The Rule of Law; Trust; The Presidency

That the United States is a nation built on the rule of law is a given for historians and political commentators.  It’s the Constitution, laws, common law and case law that define our central themes about values, freedom, crime and justice.  The rule of law may be central to our national ethos but sticking to it has always been a struggle.  It’s been tested by armed insurrection, political duplicity, tolerance of social customs of oppression and suppression and “legal” practices that are morally reprehensible.  Nevertheless, the rule of law has prevailed in the end.

Overlooked, I think, is the amount of trust required for the rule of law to work with enforceable authority.  We as a people must trust that elected leaders will honor the rule of law and be held accountable if they stray too far from it.   For the people to have trust, its elected leaders must be trustworthy.  There seems to be a range of how trustworthiness is defined as that word allows considerable variance from the ideal. Limits to variation are set by some broad, ill-defined measure of public tolerance.  With few exceptions, America’s reliance on the rule of law to be honored has worked at the national level, until recently. Up to a certain point there have always been exceptions at the local level where privileged and powerful people have been allowed to operate above the law with impunity.  The same has not been true at the national level where miscreants have been found out and punished.  Presidents have been forced to resign.  Members of Congress have been censured, stripped of committee assignments, arrested and convicted of crimes when their behavior went beyond the limits of tolerance.

With the election of Trump, national limits of tolerance changed abruptly.  He ran for the office with a life long history of evading and avoiding the rule of law with no serious consequence.  No wonder he continued to behave the same way once in office.  With his campaign boast that “he alone can fix it” should have been a warning for what was to come. Once in Office he publicly declared that as president he could do anything he wanted and it would be legal because the president did it. His disregard for the rule of law resulted in two impeachments not sustained by the Senate, proving to himself and his supporters that he could continue flouting the rule of law on national television and get away with it.  In an appallingly curious way it made him a folk hero to millions who had spent years grumbling over coffee or beers about what they would say to all those uppity government types if they had the chance. Now here was a president doing just that and getting away with it.  It either didn’t matter or didn’t occur to them that Trump was destroying the democracy and social structures that have made the U.S.A. a great nation of freedom and promise.  He even ran his businesses as profit making subsidiaries of the executive office.  I suspect a good many Americans believed Trump was doing no worse than any other president, he was just more public about it. It’s a belief that might have been drawn from examples of local politicians who ruled as if kings and got away with it.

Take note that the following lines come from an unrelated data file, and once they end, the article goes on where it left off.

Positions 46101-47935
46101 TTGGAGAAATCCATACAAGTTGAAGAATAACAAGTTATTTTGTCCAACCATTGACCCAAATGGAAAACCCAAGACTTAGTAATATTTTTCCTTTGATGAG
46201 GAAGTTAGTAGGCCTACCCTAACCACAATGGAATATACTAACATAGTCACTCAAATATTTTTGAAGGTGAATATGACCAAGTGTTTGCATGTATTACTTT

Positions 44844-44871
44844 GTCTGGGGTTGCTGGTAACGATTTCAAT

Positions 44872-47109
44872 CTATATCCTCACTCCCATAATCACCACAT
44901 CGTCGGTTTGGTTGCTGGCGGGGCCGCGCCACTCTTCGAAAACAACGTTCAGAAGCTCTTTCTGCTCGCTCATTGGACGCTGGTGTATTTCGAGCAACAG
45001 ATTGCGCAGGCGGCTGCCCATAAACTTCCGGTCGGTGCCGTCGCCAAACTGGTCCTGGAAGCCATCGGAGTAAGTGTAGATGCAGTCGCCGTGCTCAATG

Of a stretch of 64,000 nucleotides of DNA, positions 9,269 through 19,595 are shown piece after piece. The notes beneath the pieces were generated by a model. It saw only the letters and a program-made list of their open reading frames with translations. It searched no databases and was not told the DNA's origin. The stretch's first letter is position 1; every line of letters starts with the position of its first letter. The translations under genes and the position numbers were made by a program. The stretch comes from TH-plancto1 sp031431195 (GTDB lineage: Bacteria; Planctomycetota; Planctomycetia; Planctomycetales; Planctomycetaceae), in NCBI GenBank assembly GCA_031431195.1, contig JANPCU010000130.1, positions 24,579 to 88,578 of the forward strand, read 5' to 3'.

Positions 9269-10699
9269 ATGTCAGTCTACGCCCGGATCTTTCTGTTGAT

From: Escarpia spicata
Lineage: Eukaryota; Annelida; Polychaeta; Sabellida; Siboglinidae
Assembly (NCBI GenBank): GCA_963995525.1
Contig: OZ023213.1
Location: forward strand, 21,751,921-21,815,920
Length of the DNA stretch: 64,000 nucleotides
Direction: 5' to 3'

` Whether liked or not, the Biden administration has restored respect for the executive office as well as an overall adherence to the rule of law. Results of his presidency have served to regain international respect for the country. He’s even kept from interfering with the investigation of his son and the consequences Hunter might face if tried and convicted. At the federal level, it’s a promising start for the moral renewal of American politics but the future is not guaranteed.  Trump, DeSantis, Pence and other Republicans are running for president, each promising to be more trumpian than ever.  The Freedom Caucus representing about ten percent of the House of Representatives openly disregards the rule of law and time honored legislative customs that allow room for bipartisan agreements on crucial matters. They’ve also unleashed a cascade of phony investigations into non existent Biden corruption.  They can’t even produce smoke from an illusory  smoking gun, but wild allegations blasted over cable television serve to incite public doubt.  As history proves, sowing doubt is all that’s needed to wrest democracy from the hands of voters. 

What will happen on election day?  We will wait and see. So much depends on decisions voters make in November of ’24.  Reading tea leaves, examining entrails, casting lots, or relying on speculating pundits is of no avail. Even the Magic Eight-ball is silent.

2 thoughts on “The Rule of Law; Trust; The Presidency”

  1. What appears to be historically unprecedented in America in regard to political mutual trust is the way the very phrase “political mutual trust” sounds nonsensical today. Nonsensical because the depth of ultimately nihilistic cynicism has relentlessly delegitimated each and every American political institution as the current ethics crisis in the Supreme Court has made all too clear. So what could be the source of a renewed sense of mutual trust? It’s not at all clear to me that any institutional setting in current American culture could act as a source of renewal, for, say, just which American religious institution is not facing today its own crisis of legitimation? But if not there, then where?

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